PPP fraud can be identified, tracked on a website created by a software engineer

Brian Hamachek, a resident of Palo Alto, Calif., was viewing a government website listing Paycheck Protection Program (PPP) payments last year. He immediately noted that many companies listed either did not exist or had grossly exaggerated their number of employees.

He said he recognized fraud that an investigator in Washington would have no way of knowing about, “like a restaurant that closed a few months before getting its loan and never returned.”

A Texas man was sentenced Monday to more than nine years in prison for COVID-19 fraud and a money laundering scheme. (istock)

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Hamachek is a software engineer. He designed a website to help others identify PPP scammers. A user entering a state and city can see local businesses that have secured loans.

“And then they can also see that company’s Google Street View…how many employees…and they can see the average salary,” he said.

In 2020, Congress and President Trump approved $953 billion for the program, designed to keep workers employed during the pandemic. So far, the Justice Department has opened more than 140 fraud cases totaling millions of dollars, including a Minnesota man who claimed to have 28 employees when he had none, a Maryland pastor who bought luxury cars and a family from Florida who bought a $3 million. residence.

President Donald Trump speaks during a Memorial Day ceremony at the Fort McHenry National Monument and Historic Shrine, Monday, May 25, 2020, in Baltimore. (AP Photo/Evan Vucci)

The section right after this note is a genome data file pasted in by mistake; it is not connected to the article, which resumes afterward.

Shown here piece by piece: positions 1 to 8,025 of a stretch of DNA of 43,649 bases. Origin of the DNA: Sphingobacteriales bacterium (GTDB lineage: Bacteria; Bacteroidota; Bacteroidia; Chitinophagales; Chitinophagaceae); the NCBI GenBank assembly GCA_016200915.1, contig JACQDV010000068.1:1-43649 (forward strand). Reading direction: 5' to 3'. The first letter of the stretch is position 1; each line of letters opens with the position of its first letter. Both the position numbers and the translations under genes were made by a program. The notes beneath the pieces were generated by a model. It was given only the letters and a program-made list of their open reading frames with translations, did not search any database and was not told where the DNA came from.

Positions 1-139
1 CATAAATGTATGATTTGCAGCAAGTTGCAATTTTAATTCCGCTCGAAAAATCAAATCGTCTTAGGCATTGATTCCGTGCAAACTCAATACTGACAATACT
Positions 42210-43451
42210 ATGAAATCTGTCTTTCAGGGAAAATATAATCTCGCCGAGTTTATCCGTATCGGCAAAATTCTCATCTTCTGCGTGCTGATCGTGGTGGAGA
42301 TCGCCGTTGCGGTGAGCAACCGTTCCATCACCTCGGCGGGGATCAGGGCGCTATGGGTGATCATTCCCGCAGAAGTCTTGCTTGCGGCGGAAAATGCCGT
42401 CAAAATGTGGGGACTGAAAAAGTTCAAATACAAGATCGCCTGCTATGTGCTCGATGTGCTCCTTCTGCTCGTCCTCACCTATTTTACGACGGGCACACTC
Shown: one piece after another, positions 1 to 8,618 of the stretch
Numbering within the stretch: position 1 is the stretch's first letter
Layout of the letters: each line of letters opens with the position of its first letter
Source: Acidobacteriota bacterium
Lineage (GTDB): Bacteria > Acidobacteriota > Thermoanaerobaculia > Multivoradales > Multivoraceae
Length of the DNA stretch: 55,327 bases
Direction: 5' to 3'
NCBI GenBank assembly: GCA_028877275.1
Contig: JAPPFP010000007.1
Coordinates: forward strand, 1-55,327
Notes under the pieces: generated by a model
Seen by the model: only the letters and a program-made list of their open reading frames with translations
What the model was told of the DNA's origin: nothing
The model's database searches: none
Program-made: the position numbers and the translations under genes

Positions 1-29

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Tom Schatz, president of Citizens Against Government Waste, blames poor planning and a lack of government oversight for the widespread abuses.

“People take advantage of government money, Schatz said.

The United States has provided over $11 million in PPP loans.

“The federal government was never set up to track money very well, and with the unprecedented amount of money in COVID relief bills, more than ever is going to be wasted,” Schatz added.

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Proponents of the program say it saved regular jobs when the country was in despair. Hamachek believes it is up to good Samaritans to “expose” anyone who has profited from a desperate situation if Washington cannot track government funds.

“Since it’s all our money, it’s all our responsibility,” Hamacheck said, a responsibility it says it has now made easier to fulfill.

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